Not every travel day is a fun day and yesterday was one of those days. Saturday was a transition day to get from Boracay to Bohol, but a couple of delays stretched it out much longer than planned.
The day started out well enough with a leisurely breakfast followed by an 11.00am transfer via mini-bus and ferry from Boracay to Caticlan Airport. I was checked in for my flight two hours in advance and all was going to plan up to that point. Then I was informed that my flight was delayed, so I had over three hours sitting at the airport waiting for the flight.
Finally, the Cebu Pacific flight was ready to go and the one-hour flight to Cebu went smoothly. Next was the taxi ride from the airport to the Pier 1 ferry port, at 4.00pm in the afternoon rush hour. Crazy bumper-to-bumper traffic resulted in a 90-minute taxi ride to the port, arriving at 5.30pm. But I wasn’t worried, as my ferry was not due to depart until 7.40pm. I assumed that I had plenty of time. Until I experienced the madness of Pier 1 at ferry rush hour!
When I reached the front of the terminal, I encountered a crowd of passengers all trying to enter the building, from all directions. It was madness! There was no organisation, despite the efforts of two women security officers who kept shouting unintelligible instructions. Each time security allowed some passengers to enter, there was a mini surge from all directions, but the crowd didn’t seem to move forward much. After 35 minutes, I had only been able to gain about 8 feet in ground. I started to wonder whether I’d get inside the building by 7.30pm.With some jostling and maneuvering, I managed to get through the entrance door by about 6.35pm, only to see a long line to pay the 25 pesos terminal fee (not included in the ferry ticket that I had purchased a week earlier). Realising that queues are only faint suggestions at the port, I sauntered to the front of the line and inserted myself there, saving myself a long wait. With the magical green terminal fee ticket in hand, I was able to pass through the first security check.
Next up was the baggage screening, where the madness continued. There was a single x-ray machine, through which all baggage must be screened. So the mass of passengers were all pushing and shoving, piling bags of all kinds onto the single conveyer. With bags added to the pile, passengers moved to the walk-through metal-detectors. It initially seemed odd that the two detectors were separated – one for males and one for females. But all became clear as I walked through the male detector, still wearing a camera on my belt and with coins in my pocket. Neither of the detectors worked and there were male and female security staff posted at each one to manually pat-down passengers!
Finally through the madness, I walked over to the SuperCat counter to check-in my luggage, only to be told that the 7.40pm ferry was delayed until 11.00pm. At least I could still check my luggage. The clerk told me that I could leave the terminal building and return nearer to the revised departure time (and assured me that the madness I had just experienced getting into the building would be clear in about 30 minutes). A brief look around the terminal building confirmed that was was little to do there, except sit and wait, so I walked back out into Cebu city.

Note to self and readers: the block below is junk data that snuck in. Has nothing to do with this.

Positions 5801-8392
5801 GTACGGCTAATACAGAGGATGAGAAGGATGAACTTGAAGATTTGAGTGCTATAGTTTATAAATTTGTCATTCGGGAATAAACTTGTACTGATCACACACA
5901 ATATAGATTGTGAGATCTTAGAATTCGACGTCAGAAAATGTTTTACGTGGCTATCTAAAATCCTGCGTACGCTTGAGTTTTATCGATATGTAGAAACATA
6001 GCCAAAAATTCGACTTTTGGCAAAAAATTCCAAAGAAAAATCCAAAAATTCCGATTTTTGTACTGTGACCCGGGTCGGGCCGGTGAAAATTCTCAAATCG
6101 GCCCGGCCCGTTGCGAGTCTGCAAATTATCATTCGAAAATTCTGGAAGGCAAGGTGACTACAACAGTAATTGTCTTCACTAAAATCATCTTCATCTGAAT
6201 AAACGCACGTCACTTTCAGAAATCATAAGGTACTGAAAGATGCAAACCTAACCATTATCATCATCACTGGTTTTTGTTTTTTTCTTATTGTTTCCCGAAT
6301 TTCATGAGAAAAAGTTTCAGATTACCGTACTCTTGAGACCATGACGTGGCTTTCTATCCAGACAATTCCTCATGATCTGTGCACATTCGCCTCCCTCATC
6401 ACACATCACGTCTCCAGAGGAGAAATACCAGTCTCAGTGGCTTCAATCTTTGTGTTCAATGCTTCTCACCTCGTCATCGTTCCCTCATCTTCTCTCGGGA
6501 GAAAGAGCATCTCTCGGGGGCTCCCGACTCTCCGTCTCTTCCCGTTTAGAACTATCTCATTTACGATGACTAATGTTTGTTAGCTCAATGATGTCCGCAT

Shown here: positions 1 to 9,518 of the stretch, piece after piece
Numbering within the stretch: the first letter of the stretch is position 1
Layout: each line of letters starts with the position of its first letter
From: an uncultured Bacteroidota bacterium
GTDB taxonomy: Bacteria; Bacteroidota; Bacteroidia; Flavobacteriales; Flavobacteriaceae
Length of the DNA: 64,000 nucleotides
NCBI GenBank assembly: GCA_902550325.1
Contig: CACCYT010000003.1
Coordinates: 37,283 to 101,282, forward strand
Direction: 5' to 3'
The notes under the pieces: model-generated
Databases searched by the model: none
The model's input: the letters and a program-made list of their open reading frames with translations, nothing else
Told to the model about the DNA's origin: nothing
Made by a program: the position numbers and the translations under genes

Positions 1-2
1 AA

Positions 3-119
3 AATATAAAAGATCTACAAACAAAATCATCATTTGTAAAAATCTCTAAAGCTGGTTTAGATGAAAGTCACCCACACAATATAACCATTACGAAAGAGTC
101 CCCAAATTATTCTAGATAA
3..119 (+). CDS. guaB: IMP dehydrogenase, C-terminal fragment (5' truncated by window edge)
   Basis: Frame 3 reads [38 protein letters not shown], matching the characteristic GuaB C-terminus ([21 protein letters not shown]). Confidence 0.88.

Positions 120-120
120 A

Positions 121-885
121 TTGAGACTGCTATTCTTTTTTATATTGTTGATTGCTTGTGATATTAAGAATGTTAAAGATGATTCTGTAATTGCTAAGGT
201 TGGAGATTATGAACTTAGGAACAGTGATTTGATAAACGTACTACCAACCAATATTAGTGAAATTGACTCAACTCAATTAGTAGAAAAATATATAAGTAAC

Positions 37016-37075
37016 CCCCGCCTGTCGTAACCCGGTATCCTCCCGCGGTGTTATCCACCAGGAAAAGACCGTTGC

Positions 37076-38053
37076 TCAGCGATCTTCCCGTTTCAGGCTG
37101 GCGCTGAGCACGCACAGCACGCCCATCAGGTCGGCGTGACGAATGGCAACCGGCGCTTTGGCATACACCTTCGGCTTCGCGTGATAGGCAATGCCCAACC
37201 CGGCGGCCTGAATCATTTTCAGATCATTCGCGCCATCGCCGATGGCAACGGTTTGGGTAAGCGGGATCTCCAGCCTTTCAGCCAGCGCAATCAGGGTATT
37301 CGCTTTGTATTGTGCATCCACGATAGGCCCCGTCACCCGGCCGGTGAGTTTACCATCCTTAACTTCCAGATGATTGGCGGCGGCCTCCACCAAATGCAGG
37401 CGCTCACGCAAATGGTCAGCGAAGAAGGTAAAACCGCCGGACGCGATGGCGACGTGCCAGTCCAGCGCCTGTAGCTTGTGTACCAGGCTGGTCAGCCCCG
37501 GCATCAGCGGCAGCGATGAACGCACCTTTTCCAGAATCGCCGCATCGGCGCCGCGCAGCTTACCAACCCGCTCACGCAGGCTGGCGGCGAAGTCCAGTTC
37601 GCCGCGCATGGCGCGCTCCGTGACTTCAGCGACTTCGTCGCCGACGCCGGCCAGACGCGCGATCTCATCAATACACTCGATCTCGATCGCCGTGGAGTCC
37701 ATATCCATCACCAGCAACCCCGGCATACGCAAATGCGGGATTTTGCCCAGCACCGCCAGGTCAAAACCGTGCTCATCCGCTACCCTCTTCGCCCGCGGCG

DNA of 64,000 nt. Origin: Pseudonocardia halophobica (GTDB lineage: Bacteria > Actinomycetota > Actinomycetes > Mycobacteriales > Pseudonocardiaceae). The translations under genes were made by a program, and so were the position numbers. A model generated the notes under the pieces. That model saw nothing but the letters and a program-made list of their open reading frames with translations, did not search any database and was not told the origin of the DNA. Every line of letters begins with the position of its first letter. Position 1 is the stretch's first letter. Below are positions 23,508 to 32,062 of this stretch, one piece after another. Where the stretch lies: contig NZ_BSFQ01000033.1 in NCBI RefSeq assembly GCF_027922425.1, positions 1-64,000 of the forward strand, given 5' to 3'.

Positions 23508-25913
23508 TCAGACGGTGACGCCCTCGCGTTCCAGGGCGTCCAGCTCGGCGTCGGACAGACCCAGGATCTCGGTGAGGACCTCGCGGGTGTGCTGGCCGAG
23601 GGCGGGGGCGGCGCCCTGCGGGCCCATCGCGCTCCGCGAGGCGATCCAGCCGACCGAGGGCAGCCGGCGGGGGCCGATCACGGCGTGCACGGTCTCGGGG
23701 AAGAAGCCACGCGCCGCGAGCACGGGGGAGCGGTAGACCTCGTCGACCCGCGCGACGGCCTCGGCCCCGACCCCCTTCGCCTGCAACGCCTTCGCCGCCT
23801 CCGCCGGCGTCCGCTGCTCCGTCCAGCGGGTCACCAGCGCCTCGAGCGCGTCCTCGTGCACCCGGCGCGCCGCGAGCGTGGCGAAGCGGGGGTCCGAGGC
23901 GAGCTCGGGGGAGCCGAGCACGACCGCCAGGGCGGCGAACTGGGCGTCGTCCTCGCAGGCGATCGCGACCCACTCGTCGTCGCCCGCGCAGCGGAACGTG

I don’t think I’ve ever had to search so hard to find a bar in a city before. I had to walk for about 30 minutes until I found one. A couple of beers and some bar snacks took up a bit of time. Then I wandered around a night street market and bought some bananas and grapes for snacks, before heading back to the ferry terminal to sit and wait.
The 11.00pm departure time came and went with no sign of activity. At 11.45pm, I asked the staff at check-in when we would depart and was told that boarding would commence at midnight. Midnight came and went! It was aproaching 1.00am before the door was opened and we were allowed to board the SuperCat ferry (which had been berthed directly outside the terminal window since I had returned from the bar around 9.00pm).
The ferry has reasonably comfortable seats and also shows a movie during the two-hour journey. But, only a few minutes into the journey, most of the passengers were sleeping. Or, at least trying to sleep. The ride was very smooth indeed, I’m pleased to say.
At 3.30am, I disembarked the ferry at Taglibaran city, Bohol. Six hours later than scheduled. Despite the time, there was a fleet of motorcycle tricycles waiting to transport passengers. A short trike ride got me to my hotel – that was locked up and in darkness. Fortunately, a knock on the door raised the staff who let me in and quickly got me through check-in. I was in my room at 4.00am and in need of sleep. A sizeable chunk of my first day in Bohol was spent in bed due to the delay. But, such is the nature of travel. You have to roll with the punches. Hopefully I’ll still get to see some of the island.